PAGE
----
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Blogging in the kitchen

No, not about food. Why would you think that? I’m dyeing some cotton, and since it’s at the stage where it needs to be stirred almost continuously, I brought the laptop in the kitchen to keep me company while I stir. Don’t worry, not next to the dyebath – I’m pretty sure that fiber reactive dyes are not compatible with computers.

I’m feeling very accomplished, if not currently capable of accomplishing much. I read a thousand pages of grant proposal in 48 hours, a feat I hope never to repeat. Tonight, no proposals, but tomorrow the hard part starts – I have to write coherent and useful reviews on four of the eleven proposals (and no, I don’t get to choose which four). That’s much more challenging than simply reading them. At least it isn’t for all eleven!

Interspersed with reading proposals, I did a range of entertaining things this weekend. There was a lot of photography, some of which will be showing up here. There was a bunch of dyeing. Adding water softener to the rinse water helps with the fastness of acid dyes on silk in my hard water, but not as much as I’d like.

I also did a batch of small skeins for myself.

Dyed skeins

I’ve gotten sucked into an online communal art project, and these are for my contribution. The theme is “Night Garden” (haunted, most likely), and Jane Yolen has contributed a poem as the kick-off piece. So far there will be poetry, prose, painting, drawing, perhaps jewelry, and… tapestry. I think. I have some technical details to work out, little ones, like “Is it possible to get string to do what I see in my head?” and “Can I mix tapestry and these other techniques without making a multicolored Gordian knot?” and suchlike.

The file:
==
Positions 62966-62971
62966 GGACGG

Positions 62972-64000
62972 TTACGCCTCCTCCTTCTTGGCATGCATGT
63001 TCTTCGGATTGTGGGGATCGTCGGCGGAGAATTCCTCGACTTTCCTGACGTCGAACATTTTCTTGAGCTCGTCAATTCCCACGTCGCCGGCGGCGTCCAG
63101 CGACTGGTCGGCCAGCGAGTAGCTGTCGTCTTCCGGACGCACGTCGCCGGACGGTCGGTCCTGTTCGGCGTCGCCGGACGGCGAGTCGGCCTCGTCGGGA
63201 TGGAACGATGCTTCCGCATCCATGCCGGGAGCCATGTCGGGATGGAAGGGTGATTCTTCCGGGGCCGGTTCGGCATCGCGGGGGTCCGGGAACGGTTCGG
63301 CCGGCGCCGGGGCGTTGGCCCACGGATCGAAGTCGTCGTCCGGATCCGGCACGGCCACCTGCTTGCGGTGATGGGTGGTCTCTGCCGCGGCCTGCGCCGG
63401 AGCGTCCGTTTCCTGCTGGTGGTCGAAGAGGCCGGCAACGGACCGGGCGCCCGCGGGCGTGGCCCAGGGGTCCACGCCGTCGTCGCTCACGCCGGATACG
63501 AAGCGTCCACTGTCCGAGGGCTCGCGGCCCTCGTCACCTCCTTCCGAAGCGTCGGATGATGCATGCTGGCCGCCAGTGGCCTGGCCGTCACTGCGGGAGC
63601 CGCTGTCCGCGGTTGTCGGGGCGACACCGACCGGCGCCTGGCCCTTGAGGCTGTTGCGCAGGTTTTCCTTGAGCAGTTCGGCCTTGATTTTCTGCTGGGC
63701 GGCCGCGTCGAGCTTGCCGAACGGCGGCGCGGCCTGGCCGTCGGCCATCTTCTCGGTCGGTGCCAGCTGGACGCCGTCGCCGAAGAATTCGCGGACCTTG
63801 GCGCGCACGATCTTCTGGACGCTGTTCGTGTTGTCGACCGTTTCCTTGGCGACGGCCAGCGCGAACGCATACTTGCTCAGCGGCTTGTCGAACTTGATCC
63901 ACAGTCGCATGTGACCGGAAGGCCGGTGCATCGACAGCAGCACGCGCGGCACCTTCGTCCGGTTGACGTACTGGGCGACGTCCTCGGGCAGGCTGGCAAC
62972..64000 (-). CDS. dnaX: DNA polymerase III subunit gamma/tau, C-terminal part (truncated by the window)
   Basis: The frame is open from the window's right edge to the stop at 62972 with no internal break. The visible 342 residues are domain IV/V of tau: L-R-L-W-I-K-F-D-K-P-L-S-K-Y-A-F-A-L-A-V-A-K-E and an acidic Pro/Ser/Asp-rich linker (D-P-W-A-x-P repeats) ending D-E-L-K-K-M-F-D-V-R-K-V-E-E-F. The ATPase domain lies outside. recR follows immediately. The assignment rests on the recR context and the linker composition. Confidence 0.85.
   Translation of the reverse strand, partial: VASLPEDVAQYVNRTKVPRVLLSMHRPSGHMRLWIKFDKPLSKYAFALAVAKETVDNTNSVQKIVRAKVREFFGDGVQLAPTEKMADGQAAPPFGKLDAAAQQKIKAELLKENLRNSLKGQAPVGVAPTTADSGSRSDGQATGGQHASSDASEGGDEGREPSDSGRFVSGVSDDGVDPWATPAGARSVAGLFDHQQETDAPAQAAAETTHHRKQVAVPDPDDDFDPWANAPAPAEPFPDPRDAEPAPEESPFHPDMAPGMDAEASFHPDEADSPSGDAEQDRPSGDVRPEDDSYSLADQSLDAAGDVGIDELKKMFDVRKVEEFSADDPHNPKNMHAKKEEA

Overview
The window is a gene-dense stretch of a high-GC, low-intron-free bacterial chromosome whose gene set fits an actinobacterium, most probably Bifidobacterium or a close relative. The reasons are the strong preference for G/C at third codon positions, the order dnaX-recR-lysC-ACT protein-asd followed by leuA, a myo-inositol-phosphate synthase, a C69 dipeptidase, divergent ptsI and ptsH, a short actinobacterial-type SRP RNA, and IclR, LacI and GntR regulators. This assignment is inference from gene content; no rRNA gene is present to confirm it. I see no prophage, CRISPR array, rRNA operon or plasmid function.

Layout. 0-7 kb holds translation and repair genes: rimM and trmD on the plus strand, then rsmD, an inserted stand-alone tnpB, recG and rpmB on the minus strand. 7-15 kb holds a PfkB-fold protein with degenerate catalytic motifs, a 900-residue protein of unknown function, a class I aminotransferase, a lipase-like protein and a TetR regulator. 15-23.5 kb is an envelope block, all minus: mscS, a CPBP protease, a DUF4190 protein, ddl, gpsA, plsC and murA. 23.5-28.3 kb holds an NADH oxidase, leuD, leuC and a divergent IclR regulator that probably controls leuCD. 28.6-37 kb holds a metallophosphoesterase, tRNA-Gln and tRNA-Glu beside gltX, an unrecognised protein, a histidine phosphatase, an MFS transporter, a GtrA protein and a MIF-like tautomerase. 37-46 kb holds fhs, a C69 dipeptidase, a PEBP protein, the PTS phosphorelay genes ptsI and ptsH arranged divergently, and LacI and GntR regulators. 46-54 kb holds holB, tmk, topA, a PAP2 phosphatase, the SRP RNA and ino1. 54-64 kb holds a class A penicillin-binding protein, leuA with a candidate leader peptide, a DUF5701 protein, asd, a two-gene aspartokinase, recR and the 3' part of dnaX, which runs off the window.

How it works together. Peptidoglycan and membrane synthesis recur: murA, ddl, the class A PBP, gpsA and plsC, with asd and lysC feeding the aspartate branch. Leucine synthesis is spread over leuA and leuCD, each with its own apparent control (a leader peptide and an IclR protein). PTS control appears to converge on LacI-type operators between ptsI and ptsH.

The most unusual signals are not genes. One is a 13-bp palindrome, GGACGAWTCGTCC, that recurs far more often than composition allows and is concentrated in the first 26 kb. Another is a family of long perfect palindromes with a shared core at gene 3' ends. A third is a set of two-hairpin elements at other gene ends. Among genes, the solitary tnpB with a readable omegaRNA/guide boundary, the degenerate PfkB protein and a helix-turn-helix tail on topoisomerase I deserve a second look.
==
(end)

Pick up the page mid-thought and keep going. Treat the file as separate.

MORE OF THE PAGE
Blue Lopi

I dyed a skein of Lopi as well, now intended for a naalbound pouch. It’s been a while since I’ve done any naalbinding, and it might make a nice change from all the knitting projects I’ve been carrying around.

The tomatoes have taken off in the past week. They’ve been leafy for a while, although the tomato jungle has been reined in with strategically-placed chicken wire this year.

Tomato jungle

The Flamme is ripening clusters of orange fruit.

Tomato jungle

Another of the heirlooms is ripening, but I didn’t rummage around in the foliage to find the tag.

Tomato jungle

Time to drain the dyebath!

7 Comments on “Blogging in the kitchen”

  1. #1 Jess
    on Aug 26th, 2008 at 9:24 am

    And there’s a little pink dianthus peeking out in the last photo! I want to plant some more of that– I had a glorious patch for a couple of years when we first bought the house, and then it disappeared. I have an ugly feeling that I weeded much of it by accident last summer. Don’t quite know my annuals as well as I should, unless they’re blooming.

    I can’t wait to see everyone’s contributions! I’m really looking forward to the textile and jewelery stuff people have been hinting about, actually. This whole thing is just so darn cool. :)

  2. #2 Phiala
    on Aug 26th, 2008 at 11:09 am

    The pots were entirely full of dianthus earlier this summer – it self-seeds very… efficiently. I love dianthus, and the wild one is one of my favorites (Deptford pink – tiny pink 5-petaled blossoms on long stalks). Buy a few, learn what they look like, and let them go to seed – you’ll have dianthus forever!

    Er, no pressure on the garden project, right? Heh. With a Jane Yolen poem as opening page, it’s already intimidating, but fun nonetheless. I’ve been very focussed on historical textiles for a long time, but am now working to apply those very solid skills to more modern and “arty” pieces. The textile piece won’t be done anytime soon, although I’m itching to get to the “sketches” because I have some very interesting ideas that may be completely impossible… and skeins of brightly colored yarn always make me want to get to work!